You might believe that by avoiding stipulating who receives your assets when you die, you instead leave the decision to your heirs. This saves you from being blamed for favoring certain heirs over others. Unfortunately, the administration of the estates of those who die intestate (without a will) ie left to the state to manage. Thus, anyone who you might want to receive assets from your estate whose relationship to you is not addressed in the state's intestate succession laws would not be included amongst your heirs.
Just what are the local intestate succession statutes? They can be found in Section 11.04.015 of the Revised Code of Washington. They state that the first to be entitled to your intestate estate would be your surviving spouse. On top of receiving all of your shared community property, they would receive the following percentages of your separate property:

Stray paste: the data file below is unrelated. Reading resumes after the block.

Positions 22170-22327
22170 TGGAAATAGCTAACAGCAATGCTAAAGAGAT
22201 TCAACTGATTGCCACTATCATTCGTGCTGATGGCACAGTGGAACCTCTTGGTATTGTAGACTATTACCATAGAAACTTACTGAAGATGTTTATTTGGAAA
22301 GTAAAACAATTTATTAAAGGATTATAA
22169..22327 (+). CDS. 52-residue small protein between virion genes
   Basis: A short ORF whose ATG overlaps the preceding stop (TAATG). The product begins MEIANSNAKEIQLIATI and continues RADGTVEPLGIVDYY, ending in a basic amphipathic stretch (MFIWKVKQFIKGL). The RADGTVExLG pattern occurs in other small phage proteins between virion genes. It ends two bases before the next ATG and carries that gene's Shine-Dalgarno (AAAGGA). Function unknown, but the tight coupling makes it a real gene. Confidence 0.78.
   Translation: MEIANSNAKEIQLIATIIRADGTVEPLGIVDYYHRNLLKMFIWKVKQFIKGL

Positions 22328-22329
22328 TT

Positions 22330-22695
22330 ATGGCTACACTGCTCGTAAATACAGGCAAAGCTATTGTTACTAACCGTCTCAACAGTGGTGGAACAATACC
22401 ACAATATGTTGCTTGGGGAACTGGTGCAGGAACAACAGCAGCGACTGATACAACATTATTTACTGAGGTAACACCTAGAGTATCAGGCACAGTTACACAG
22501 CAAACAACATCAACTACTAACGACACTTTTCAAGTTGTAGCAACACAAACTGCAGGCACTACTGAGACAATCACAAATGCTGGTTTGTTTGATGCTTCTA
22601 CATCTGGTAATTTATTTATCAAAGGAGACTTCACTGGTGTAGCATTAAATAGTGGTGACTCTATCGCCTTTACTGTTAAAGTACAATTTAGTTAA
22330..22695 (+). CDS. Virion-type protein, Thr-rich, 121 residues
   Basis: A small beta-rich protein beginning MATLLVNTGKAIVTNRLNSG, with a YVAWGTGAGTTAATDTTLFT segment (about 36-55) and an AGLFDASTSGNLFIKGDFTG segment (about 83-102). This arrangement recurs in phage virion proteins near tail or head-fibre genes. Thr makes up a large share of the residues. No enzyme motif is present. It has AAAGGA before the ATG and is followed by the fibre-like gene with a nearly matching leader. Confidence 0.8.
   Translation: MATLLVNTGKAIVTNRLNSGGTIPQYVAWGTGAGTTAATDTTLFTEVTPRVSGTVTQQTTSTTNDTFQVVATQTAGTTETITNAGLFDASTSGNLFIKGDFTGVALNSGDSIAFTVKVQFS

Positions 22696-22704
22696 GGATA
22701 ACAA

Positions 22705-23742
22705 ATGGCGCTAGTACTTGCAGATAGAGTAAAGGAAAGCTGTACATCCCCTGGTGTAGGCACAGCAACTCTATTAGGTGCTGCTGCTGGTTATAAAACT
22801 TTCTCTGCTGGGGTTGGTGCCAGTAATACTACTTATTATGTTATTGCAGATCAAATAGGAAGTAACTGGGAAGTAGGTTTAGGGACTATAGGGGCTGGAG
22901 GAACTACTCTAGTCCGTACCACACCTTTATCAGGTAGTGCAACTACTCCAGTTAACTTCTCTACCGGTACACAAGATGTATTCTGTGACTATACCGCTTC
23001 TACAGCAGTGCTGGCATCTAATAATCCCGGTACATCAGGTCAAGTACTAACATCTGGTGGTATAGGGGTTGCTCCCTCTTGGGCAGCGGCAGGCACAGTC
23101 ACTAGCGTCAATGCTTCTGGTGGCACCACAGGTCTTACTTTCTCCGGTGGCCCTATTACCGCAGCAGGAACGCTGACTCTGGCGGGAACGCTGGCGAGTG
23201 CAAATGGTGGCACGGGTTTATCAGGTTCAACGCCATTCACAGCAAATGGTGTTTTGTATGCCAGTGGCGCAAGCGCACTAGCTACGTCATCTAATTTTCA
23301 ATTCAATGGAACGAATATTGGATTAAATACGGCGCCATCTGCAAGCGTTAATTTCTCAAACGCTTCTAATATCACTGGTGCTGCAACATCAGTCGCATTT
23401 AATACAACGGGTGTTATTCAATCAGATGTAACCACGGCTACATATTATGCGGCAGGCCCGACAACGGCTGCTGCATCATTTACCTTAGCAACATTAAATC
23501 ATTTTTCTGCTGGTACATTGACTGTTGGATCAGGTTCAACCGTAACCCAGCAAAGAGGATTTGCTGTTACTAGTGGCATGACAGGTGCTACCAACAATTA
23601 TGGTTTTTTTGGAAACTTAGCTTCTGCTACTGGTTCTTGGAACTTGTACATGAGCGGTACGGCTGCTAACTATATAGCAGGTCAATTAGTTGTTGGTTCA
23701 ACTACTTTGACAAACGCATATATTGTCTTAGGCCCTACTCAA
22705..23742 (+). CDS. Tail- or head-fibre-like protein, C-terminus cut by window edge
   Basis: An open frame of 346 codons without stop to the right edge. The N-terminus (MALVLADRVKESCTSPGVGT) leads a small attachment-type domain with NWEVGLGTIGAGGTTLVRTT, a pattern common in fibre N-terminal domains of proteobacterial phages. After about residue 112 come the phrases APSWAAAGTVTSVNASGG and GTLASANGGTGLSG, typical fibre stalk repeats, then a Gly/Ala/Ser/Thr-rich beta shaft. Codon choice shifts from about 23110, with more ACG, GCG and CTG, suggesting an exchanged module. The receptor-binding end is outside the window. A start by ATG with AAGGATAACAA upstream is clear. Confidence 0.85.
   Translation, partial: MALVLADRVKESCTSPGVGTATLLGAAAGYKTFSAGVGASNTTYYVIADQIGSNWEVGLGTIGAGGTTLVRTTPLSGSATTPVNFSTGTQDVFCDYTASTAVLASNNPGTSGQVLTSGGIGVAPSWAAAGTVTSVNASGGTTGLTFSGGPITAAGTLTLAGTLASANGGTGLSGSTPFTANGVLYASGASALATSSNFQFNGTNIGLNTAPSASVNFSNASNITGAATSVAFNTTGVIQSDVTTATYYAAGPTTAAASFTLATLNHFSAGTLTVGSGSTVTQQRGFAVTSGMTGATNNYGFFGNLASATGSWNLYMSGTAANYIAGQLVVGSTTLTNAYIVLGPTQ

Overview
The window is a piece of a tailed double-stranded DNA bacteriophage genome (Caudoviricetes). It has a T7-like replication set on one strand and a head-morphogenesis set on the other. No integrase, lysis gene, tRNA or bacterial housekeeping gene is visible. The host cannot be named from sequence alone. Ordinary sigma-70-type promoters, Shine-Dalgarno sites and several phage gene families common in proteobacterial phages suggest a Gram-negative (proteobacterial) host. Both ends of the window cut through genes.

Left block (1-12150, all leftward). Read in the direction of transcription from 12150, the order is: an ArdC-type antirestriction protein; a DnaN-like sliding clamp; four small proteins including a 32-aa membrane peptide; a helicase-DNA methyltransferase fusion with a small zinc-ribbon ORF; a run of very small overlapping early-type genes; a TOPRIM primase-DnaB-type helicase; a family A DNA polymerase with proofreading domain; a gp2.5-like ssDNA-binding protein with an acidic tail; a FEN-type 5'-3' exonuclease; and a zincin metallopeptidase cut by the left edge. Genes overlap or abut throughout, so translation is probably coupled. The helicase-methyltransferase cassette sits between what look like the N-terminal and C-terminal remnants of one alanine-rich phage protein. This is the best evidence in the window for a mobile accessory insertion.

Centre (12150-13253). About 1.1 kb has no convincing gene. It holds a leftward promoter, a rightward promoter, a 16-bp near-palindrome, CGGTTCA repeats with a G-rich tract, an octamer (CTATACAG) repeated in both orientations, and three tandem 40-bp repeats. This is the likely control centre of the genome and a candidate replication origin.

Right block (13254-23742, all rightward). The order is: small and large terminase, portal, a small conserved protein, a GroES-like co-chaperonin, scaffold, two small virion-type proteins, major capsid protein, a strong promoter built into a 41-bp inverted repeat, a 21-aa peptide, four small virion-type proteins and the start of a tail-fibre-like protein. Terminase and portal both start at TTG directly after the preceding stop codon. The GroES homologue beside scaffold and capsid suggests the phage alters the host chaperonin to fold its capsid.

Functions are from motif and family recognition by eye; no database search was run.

- 100 percent if you have no surviving issue (direct descendants)
- 75 percent if you have no surviving issue but are survived by parents or siblings
- 50 percent if you have surviving issue
In the aforementioned scenarios, your issue or other family members who would be entitled to equal portions of whatever amount of your estate would be owed to that particular group.
If your spouse precedes you in death, then your intestate estate would pass to your descendants. Equal portions shall again be allotted to those of equal degree of kinship. If you have nor surviving spouse or issues, then the sequence of entitlement becomes your parents, siblings, your sibling's descendants, your grandparent's, and finally your grandparent's surviving descendants. Knowing the state's intestate succession guidelines might provide you with further incentive to create your own will so that your beneficiaries know it is you determining who gets what.